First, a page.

Thursday, March 13, 2014

Shorty Guzman in Therapy

Quick question: What was the first thing that came to mind when you learned that Joaquin Guzman, aka El Chapo, drug lord and leader of the Sinaloa Cartel was arrested last month?

If you answered that he should have gotten Gestalt therapy, you are thinking like a Mexican therapist.

For people who believe that art is life, El Chapo, that is, Shorty Guzman, should have done as Tony Soprano did and gotten therapy from his own Dr. Jennifer Melfi.

The Daily Beast has dug into his case Guzman and has discovered that the world’s leading drug trafficker underwent therapy during his last incarceration in 2001.

Then, a group of highly credentialed professional psychiatrists evaluated Shorty and prescribed Gestalt therapy. Shorty completed 63 therapy sessions before he escaped from prison.

Imagine how bad he would have been if he did not have the benefit of therapy.

Michael Daly of the Daily Beast has read through the case files and has reported on them fairly. Reading through his story one is struck by the fact that this highly scientific case report sounds like it was written by astrologers.

That is, it could apply to just about anyone. It tells us nothing. It explains nothing.

Apparently, the forensic team observed that  Shorty has a lot of self-confidence. The team described him as:

 “egocentric and narcissistic, with a grandiose feeling of his own importance, giving him expectations of special treatment….

During his time in prison Shorty developed adequate relationships with the ruling authorities. Do I need to tell you that imprisoned Mexican drug lords receive extra special treatment?

Daly explains:

The most immediate authority figures in his life at that point were the prison guards, and he reportedly sought a more than adequate relationship with them via suitcases stuffed with cash. That facilitated food to equal what he could have enjoyed on the outside as well as regular trysts with a female inmate.

In fact, Shorty did not have such a bad time of it in prison. Daly offers what is sure to become a classical analysis:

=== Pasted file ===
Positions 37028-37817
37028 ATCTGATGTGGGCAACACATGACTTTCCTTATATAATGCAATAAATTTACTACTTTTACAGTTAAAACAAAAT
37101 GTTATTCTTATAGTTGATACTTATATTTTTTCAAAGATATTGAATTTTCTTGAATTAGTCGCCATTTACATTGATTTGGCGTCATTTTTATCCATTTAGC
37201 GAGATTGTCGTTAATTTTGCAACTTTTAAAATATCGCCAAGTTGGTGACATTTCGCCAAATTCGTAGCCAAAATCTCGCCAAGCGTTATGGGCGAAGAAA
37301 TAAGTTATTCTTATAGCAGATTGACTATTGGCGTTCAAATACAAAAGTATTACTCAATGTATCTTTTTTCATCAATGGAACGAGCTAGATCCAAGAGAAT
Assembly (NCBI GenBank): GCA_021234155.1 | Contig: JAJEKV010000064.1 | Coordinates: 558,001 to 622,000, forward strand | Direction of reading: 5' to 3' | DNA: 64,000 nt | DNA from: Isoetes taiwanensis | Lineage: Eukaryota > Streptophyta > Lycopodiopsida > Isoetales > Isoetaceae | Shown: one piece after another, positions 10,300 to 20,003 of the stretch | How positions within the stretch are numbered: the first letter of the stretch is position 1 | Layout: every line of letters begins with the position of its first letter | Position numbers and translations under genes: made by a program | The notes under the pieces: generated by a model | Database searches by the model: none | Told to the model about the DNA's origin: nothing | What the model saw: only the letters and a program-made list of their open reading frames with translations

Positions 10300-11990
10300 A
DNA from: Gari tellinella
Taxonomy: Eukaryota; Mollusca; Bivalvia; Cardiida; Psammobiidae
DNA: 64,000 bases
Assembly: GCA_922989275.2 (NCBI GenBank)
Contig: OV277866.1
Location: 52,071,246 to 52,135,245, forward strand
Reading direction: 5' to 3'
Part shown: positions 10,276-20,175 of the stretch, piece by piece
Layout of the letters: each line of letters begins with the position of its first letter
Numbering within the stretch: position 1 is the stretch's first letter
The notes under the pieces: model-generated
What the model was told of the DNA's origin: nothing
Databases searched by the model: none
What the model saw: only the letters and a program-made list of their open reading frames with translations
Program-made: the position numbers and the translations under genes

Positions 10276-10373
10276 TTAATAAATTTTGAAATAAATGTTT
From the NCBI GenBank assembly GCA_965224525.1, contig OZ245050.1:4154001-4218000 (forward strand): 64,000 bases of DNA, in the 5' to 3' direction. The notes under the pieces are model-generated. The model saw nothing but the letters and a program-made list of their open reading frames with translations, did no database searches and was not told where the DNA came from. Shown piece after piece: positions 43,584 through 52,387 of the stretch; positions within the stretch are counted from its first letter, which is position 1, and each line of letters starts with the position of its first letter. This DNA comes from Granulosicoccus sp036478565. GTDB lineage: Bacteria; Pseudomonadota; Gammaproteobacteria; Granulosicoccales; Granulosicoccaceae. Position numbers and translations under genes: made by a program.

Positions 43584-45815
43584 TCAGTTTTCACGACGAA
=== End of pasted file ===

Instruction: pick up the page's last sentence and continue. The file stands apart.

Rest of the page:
The combination of noshing, nookie and normalcy seem to have made El Chapo content enough that he did not even attempt escape from prison for years.

Of course, the psychologists do not limit themselves to a superficial analysis of a known drug lord and, it is fair to say, criminal psychopath.

They probed deeper and discovered that Shorty’s  bluster was: “a reactive formation, counter reacting to his true personality.”

In truth, Shorty was: “introverted and with a tendency to be needy.”

Needy and vulnerable… you could have fooled his victims.

If you had dared think that he was insensitive, you will be happy to learn that he was “sensitive to criticism.”

We also learn that he manifested:

… egodystonic aggression subject to the mechanism of denial, according to/depending on the surrounding conditions.

For our edification, Daly defines the terms:

Egodystonic in this context means that, along with being touchy, El Chapo had aggressive thoughts and urges that he realized are unreasonable and run contrary to his ideal image of himself, though in certain circumstances he was able to rationalize it all.

You see, he didn’t want to run all of those drugs and he certainly did not want to murder all of those people. He really had a much more saintly vision of himself and was suffering because his behavior did not correspond to his image.

Daly adds: